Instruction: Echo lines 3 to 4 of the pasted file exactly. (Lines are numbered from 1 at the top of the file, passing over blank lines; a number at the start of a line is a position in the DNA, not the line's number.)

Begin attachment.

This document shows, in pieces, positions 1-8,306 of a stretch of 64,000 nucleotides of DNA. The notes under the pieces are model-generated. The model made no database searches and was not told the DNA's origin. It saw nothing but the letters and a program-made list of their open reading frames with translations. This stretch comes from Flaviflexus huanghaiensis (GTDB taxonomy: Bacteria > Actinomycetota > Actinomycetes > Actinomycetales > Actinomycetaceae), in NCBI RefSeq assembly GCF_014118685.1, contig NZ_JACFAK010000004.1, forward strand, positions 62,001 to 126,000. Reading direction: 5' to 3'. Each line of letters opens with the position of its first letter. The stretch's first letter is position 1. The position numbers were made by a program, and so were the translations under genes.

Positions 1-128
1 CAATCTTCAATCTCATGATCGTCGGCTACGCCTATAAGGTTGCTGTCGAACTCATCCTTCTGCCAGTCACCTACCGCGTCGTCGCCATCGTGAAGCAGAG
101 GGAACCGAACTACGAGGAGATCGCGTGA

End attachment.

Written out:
1 CAATCTTCAATCTCATGATCGTCGGCTACGCCTATAAGGTTGCTGTCGAACTCATCCTTCTGCCAGTCACCTACCGCGTCGTCGCCATCGTGAAGCAGAG
101 GGAACCGAACTACGAGGAGATCGCGTGA